In an utterly thrilling fight Leigh Wood somehow dug deep into his soul to retain his WBA featherweight title against Michael Conlan on Saturday night. With triumph came fear and worry after an ending which proved how dangerous this sport can be.
Fighting in front of his home fans at Nottingham Arena it was an atmosphere for the ages created by those for Wood and the Irish who had travelled over to support their decorated amateur hero.
Round one on its own was unforgettable. Wood came out with a big left hand packed with bad intentions but didn’t do the damage he hoped. He appeared to be getting his shots off quicker, but Conlan was hiding something, a looping left hand which floored Wood right on the bell. The home favourite was on his back. Could he recover and regain his faculties for round two?
Wood was still in shock for the following three minutes. Conlan’s aggression was out in full force. The Irishman’s left hand couldn’t miss, it was his money shot and Wood wasn’t protecting himself from it. The writing was on the wall.
“This is your fight,” yelled Conlan’s trainer Adam Booth at the end of the third. His charge’s jab became sharp and accurate. This was his fight; he was in control. Wood was still in recovery mode.
In the fourth Wood began to cover Conlan’s magic left hand. It was a small start to find a footing in the fight. When he backed his man on to the ropes, he began to let his hands go but Conlan’s skills would take him to the centre of the ring where he would happily trade with the powerful champion. It was the heart of the fighting Irish which Conlan displayed throughout but for a man who was dominating he rarely decided to make life easy for himself.
Conlan then began to target the body successfully which Wood grimaced at more than once. His own responses were of the single variety. Moments of success that gave hope to his vocal support but not enough to turn the fight around, or so we thought.
The status of the WBA world title fight was out the window. The belt became irrelevant. Pride and heart took over. Wood was looking for a kitchen sink to throw but Conlan was showing signs of evasiveness but chose to trade time and time again when they locked horns. Into the late rounds Conlan was still ahead but Wood was chipping away. The target was becoming easier for him to hit.
The 11th round was Conlan’s. He was minutes away from taking the WBA featherweight title, but Wood was getting stronger, defiant and more resilient with each second. The punches that were affecting him in the early rounds were bouncing off him as he chased down the challenger with everything he had. He needed a knockout and with Wood taking something of a shellacking he somehow found a left hand that did enough, with the help of a slip to put Conlan down near the end. Wood raised his hands in celebration. Steve Gray counted it as a knockdown much to the fury of Adam Booth.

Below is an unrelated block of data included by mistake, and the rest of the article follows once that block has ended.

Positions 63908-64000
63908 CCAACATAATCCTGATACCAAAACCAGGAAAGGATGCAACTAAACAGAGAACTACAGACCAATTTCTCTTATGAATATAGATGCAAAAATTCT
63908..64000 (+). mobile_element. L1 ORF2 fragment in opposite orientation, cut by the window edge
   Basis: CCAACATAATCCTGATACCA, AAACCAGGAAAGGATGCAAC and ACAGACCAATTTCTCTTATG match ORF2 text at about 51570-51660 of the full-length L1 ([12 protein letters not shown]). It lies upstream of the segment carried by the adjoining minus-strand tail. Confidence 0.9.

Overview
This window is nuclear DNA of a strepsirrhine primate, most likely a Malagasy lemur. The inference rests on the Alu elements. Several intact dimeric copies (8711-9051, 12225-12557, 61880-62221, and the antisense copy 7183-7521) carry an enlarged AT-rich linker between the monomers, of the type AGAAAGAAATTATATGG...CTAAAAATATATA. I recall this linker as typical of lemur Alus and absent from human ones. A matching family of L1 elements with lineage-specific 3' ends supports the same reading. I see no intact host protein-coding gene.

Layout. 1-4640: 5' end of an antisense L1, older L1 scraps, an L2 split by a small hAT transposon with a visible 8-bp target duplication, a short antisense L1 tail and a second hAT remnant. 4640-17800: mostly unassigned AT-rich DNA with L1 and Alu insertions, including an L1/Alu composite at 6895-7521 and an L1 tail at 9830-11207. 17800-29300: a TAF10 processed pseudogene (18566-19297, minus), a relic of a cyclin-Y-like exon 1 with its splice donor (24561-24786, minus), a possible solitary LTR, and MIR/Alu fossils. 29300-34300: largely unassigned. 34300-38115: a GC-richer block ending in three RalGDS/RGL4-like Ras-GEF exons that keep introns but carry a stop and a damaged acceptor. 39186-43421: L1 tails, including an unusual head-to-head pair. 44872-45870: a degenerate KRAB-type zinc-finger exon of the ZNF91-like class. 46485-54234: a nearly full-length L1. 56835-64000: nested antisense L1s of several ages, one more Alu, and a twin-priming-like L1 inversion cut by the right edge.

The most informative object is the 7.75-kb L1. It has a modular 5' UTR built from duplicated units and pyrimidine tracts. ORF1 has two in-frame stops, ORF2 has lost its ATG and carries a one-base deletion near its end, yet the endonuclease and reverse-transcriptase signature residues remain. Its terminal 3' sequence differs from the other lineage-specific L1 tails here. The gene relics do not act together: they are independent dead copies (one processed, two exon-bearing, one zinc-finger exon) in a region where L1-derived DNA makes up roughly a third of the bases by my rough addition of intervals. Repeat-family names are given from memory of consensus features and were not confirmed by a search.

Wood had closed the gap but still needed to stop Conlan. He came out with everything in the final round. A thudding left from the champion appeared to have Conlan in trouble. Wood put the foot down and dislodged the kitchen sink and threw it at the Belfast hero. The pressure on Conlan was ramped up. Wood began to look like a man who would not be denied and did not care that he only had 180 seconds to do what seemed impossible. The combinations flowed, albeit with little energy left and Conlan was going backwards.
With just over 100 seconds left Wood threw a jab. It was the beginning of the end. Conlan was backing up to the ropes and tried to cover the punches. Then somehow the champion found the power to land a right hand which saw Conlan crumple and dangerously exit the ring through the ropes into the hands of people ringside who attempted to catch him. Within seconds referee Steve Gray waved the fight off. Leigh Wood was still champion but contained his celebrations and urged others to do so while medical attention got to Conlan.
As trainer Ben Davison and Wood hugged one another all thoughts turned to the stricken fighter. Conlan had been taken to the hospital at time of writing (midnight) and Matchroom CEO Frank Smith reported that he was conscious and stable when he arrived.
“Thank you to all the fans. I hope Michael’s alright. I can’t celebrate till he’s alright,” said a worried Wood afterwards to DAZN.
“He put in a lot early. He’s so tough. I hit him with everything. I’m just thinking about Mick, I can’t get him off my brain.”
Leigh Wood v Michael Conlan on Saturday March 12, 2022, will go down as one of the most enthralling, dramatic and utterly compelling fights witnessed in the modern era particularly in Great Britain.
We were entertained, we were immediately brought to the edge of our seats and these two warriors fought their hearts out and left everything in that ring for a title, for pride, for glory and for our pleasure.
Boxing Social wishes Michael Conlan a speedy recovery.